Restaurants come and go, especially in New York, and I usually don't get attached to them or mourn them, but this sudden departure hurts a bit. For several years, Pacific Echo was the reliable little place around the corner for a Saturday night dinner. It was the first place my daughter learned to sit down and behave in a restaurant. This was where she learned to love California roll, edamame and green tea ice cream. When we first started going there several years ago, we kept going back for the seafood sate and the special rolls that did not use seaweed -- something that I had been told to avoid for obscure medical reasons involving a drug interaction with blood thinners. My wife, not always in the mood for sushi, became a fan of a particular marinated tofu dish. My favorite order quickly became the Hot Mama and the Bomb, spicy concoctions of eel, lobster, crab and other good bits wrapped either in cucumber leaves or rice paper. The cocktail selection was unique and interesting -- mango mojitos, a sake-tini, the French and others I forget -- and well-prepared. The owner was known to circulate among the tables buying customers drinks every once in a while. Some out-of-town friends stopped by there one night when we were not around and said they spent an uproarious evening drinking into the wee hours with him. The waiters and waitresses knew us and usually put us at the same table. There were times when we ate there two or three times a month. Sometimes we would order takeout.
There was some positive feedback on sites like Yelp, but Pacific Echo never really seemed to take off. It was somewhat off the beaten path at 242 W. 56th Street, between Broadway and 8th Avenue, in a row of restaurants that included a Baluchi's Indian restaurant, Patsy's Italian, a sushi place and some other nondescript Midtown restaurants we have never checked out.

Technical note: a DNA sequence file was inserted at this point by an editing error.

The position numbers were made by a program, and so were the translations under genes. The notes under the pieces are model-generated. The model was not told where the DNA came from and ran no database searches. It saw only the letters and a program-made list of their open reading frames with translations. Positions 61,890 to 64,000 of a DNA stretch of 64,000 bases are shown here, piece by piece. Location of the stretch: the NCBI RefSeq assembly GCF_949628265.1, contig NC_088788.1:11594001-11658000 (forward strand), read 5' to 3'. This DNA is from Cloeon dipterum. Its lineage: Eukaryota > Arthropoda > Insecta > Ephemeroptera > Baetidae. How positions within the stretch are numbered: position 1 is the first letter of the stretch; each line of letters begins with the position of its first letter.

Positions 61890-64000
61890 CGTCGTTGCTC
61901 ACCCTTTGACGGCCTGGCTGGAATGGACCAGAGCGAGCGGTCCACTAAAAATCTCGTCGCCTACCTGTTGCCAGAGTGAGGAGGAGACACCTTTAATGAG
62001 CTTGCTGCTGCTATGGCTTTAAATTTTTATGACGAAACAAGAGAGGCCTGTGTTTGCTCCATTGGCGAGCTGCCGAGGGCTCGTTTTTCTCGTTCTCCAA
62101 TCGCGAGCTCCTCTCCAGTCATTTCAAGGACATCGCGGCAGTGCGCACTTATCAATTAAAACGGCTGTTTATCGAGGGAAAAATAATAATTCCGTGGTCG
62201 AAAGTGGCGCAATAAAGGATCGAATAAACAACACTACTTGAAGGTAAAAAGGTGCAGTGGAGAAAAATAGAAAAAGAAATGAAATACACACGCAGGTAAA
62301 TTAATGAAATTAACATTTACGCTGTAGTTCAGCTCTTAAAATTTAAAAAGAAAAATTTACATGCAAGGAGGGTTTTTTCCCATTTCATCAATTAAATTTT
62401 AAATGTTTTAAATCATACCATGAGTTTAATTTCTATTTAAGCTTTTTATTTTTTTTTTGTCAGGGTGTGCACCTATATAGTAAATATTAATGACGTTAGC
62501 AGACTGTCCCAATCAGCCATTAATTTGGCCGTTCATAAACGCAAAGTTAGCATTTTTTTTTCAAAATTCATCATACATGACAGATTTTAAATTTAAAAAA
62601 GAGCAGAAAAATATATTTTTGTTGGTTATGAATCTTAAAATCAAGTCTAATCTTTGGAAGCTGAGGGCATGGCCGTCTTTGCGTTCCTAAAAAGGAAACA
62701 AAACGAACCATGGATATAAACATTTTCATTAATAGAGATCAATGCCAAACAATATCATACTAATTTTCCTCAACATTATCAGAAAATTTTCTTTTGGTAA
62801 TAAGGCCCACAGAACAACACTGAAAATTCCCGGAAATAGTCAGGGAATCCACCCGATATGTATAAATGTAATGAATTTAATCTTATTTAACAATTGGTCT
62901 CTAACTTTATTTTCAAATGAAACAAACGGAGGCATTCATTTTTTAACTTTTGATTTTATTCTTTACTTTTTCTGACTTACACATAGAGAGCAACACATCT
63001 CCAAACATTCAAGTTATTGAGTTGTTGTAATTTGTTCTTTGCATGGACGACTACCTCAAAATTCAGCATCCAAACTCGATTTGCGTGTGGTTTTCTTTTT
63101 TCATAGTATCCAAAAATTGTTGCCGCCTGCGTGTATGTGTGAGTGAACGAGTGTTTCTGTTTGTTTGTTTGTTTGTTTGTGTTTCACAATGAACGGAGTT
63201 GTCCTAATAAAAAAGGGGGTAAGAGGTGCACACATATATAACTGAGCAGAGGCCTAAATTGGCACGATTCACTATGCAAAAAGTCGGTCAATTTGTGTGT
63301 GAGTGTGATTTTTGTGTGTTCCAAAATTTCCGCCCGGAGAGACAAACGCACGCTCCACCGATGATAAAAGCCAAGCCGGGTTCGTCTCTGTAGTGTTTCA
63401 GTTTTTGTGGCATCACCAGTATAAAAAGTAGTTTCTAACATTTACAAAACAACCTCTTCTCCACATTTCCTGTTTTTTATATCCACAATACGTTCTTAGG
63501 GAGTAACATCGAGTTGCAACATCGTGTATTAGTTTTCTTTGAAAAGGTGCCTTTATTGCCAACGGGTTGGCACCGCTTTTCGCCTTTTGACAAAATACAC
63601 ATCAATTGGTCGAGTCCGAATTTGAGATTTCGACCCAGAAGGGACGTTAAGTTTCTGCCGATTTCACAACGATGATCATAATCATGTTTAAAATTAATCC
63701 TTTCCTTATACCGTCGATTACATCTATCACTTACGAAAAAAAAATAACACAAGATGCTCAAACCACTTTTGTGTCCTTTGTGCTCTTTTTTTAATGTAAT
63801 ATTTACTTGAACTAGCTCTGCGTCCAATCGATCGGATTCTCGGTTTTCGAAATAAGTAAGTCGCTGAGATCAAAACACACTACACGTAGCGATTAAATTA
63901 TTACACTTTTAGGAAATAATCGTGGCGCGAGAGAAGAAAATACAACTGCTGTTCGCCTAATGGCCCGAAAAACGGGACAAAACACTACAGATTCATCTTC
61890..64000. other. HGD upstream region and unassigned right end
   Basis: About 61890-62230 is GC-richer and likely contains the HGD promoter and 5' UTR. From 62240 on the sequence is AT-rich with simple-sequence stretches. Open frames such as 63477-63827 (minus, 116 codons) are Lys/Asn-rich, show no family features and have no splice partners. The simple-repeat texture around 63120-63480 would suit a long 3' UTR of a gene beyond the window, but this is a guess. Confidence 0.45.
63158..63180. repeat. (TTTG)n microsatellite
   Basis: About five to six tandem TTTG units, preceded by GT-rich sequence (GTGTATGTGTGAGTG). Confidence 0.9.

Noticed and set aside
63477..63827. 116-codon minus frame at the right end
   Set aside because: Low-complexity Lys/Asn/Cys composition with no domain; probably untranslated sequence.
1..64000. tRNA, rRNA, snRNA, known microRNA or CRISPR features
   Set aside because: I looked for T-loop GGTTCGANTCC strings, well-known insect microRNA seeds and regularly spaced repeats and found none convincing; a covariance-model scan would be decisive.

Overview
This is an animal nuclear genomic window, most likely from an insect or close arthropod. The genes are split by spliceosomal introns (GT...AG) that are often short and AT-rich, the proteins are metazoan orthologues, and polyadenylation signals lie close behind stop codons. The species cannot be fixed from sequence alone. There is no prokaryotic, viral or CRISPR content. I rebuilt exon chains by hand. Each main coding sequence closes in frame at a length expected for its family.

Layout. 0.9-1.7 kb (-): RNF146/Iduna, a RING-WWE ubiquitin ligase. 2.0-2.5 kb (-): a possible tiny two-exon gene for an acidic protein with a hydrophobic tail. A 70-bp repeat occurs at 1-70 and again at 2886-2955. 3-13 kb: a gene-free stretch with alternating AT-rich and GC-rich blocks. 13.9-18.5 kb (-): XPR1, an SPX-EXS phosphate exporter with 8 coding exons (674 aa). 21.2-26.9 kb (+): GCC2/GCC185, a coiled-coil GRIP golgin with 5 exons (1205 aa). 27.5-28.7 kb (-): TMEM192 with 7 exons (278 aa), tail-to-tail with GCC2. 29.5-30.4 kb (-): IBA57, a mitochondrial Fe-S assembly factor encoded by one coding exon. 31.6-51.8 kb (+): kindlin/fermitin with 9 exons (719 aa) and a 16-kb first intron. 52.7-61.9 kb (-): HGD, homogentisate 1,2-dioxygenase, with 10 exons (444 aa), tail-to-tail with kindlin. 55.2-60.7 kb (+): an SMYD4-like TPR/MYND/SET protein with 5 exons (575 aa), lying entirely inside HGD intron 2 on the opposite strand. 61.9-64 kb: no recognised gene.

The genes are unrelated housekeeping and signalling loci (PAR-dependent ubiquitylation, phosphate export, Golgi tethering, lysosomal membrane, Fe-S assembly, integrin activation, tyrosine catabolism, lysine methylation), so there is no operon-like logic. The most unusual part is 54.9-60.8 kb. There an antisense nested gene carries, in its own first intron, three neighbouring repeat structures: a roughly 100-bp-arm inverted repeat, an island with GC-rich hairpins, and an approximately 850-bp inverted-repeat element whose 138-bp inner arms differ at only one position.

From the start, they did not mind that we came in with a 4-year-old, who eventually turned into a 9-year-old, and the prices weren't too bad. (There's plenty of fine Asian food in the neighborhood -- we were delighted to stumble across Sugiyama recently -- but this was homey.)
Over time, we became regulars, and the staff knew our habits ("Another mango mojito? Some green tea ice cream for the little lady?"). From time to time, we recognized some other regulars, but most nights it was an odd assortment of tourists and other passers-by who had stumbled in. It was an easygoing crowd, friendly, and often jolly. On more than one occasion, people at neighboring tables jumped into our conversations.
No more. The first bad sign was the disconnected phone when we decided to order a delivery on a whim. A trip on Saturday confirmed the worst: A sign on the door stating that the landlord had seized the property. Judging by the date, it had been shut down a few days after we last ate there in mid-December, before the holidays. It felt a little like some good friends of ours had suddenly packed up and moved out of town without a word. To be sure, there had been signs of trouble for the last couple of years. The water on the wall waterfall was turned off. The clever tables -- with many varieties of beans and grains encased in glass -- were starting to show cracks and other wear and tear.
The extensive Asian fusion menu was scaled back a couple of times, with some favorite or odd dishes eliminated (no more seafood sate, or Malaysian specialties), and some obvious prepackaged things added (spicy rock shrimp). For a while, you could still order missing favorites even if they were off the menu. But then, you couldn't. The dinner crowd was thinner, though admittedly we had never had trouble getting a table without a reservation. The upstairs dining area was closed down. The owner no longer strolled among the tables, and while some staff faces remained familiar, there appeared to be new management and a strain to keep up appearances. On many an evening, as we strolled there, we had passed a second sushi place next door, with a much more traditional menu and decor, and not the same easygoing feel to it. On this evening, we doubled back and tried it for the first time. It was O.K. But it wasn't Pacific Echo.